Government review of UK museums

November 14 2017

Image of Government review of UK museums

Picture: DCMS

The UK government's Department for Culture has published a review into the nation's museums. It's called the Mendoza Review, and it's very disappointing. It's full of jargon (the dreaded "upskilling" features), and makes few useful and specific recommendations beyond urging institutions to 'work together' with each other and 'strategise'. Most worryingly of all, it ignores many elephants in the room: there is nothing meaningful on Brexit, nothing serious on how to get artworks out of storage and on display; and the problem of deaccessions from local authority museums is ignored. Perhaps a reason the report is so weak becomes clear when we look at the team behind it; they're almost all current or former museum employees. In other words, the report is entirely 'sector led'. What it really needed was some outside voices, not least someone to properly represent museum users.

I'll focus on three areas here briefly. First, the report appears to encourage a fresh look at deaccessioning. Here's an excerpt from page 45:

At the other end of the collections cycle is disposal or transfer. Many museums would like to rationalise their collections in an ethical way to improve collections management; make best use of the most important and interesting objects; and reduce pressure on storage. Guidance does exist on making appropriate disposals: the Museum Association’s Code of Ethics sets out strict guidelines55 and the process is governed by ACE’s Disposals Toolkit. Disposal or transfer is often prevented by lack of resources, acceptable process in the individual museum, or confidence: museums reported they would like explicit ‘permission’ to make disposals. The Review team suggests that museums should have an active programme of assessing and, where appropriate, rationalising their collections. [My italics]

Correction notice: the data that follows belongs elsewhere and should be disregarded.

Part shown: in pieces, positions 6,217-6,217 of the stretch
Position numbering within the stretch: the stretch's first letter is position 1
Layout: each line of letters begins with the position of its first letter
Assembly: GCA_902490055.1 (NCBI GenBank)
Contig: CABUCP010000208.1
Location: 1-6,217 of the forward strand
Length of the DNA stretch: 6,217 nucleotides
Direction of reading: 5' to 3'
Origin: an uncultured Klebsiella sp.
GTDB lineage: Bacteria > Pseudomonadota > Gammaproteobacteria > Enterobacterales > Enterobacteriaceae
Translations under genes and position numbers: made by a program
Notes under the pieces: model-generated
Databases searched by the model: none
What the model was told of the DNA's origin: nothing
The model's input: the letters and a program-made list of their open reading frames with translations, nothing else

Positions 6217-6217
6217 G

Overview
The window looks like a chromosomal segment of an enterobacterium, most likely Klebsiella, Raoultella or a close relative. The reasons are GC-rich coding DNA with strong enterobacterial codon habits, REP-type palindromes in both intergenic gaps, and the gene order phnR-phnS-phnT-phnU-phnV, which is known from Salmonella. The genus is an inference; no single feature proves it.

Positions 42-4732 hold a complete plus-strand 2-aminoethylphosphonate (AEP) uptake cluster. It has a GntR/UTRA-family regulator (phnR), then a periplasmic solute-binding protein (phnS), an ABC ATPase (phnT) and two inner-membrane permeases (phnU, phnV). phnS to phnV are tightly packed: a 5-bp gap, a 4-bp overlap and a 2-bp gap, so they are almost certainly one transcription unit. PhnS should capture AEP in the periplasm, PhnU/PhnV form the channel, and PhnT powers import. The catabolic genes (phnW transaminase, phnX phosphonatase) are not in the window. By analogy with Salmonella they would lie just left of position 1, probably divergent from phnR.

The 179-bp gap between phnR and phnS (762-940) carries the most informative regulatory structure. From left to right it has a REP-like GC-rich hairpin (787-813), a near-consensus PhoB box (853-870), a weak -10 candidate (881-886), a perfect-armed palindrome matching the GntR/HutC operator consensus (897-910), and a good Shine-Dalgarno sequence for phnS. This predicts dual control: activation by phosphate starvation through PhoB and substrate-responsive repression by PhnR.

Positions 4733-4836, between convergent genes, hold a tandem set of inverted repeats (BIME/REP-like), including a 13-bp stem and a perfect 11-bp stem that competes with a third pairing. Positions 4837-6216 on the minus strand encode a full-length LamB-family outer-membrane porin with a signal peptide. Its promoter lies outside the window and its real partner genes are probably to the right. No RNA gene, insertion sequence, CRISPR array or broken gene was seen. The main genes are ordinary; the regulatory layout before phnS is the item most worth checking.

The really bold thing would have been to explore how local authority collections should be nationalised, to prevent cash-strapped councillors selling local treasures.

Secondly, the report ignores one of the issues of concern to the art historical community at the moment - image reproduction fees. The only mention of these fees is a condoning reference to museums using them to raise revenue:

Digitised collections offer new opportunities for both research and commercial purposes. For research, digitisation offers the opportunity to look at metadata in new ways, link collections from disparate sources, and conduct new forms of analysis. Museum trading arms are increasing their use of digitised collections to generate income, for example, by licensing images from the collection, while also allowing free use for educational and research purposes. Art UK, an online centralised platform for art museum collections, is exploring how it can offer a licensing service to generate income for its members. 

Finally, the report appears to recommend that 'good cause' funding from the the Heritage Lottery Fund (which traditionally adheres to the principle of 'additionality'; that is, the money should only be in addition to regular government funding, not in place of it) should be reviewed:

HLF should focus its museums funding on capital projects with a significant impact, whether major transformation or much-needed repair of valuable buildings. It should consider how to interpret ‘additionality’ in the contemporary context where museums need to use investment to tackle buildings conservation and maintenance backlogs, attract and maintain new audiences, and generate new funding streams. 

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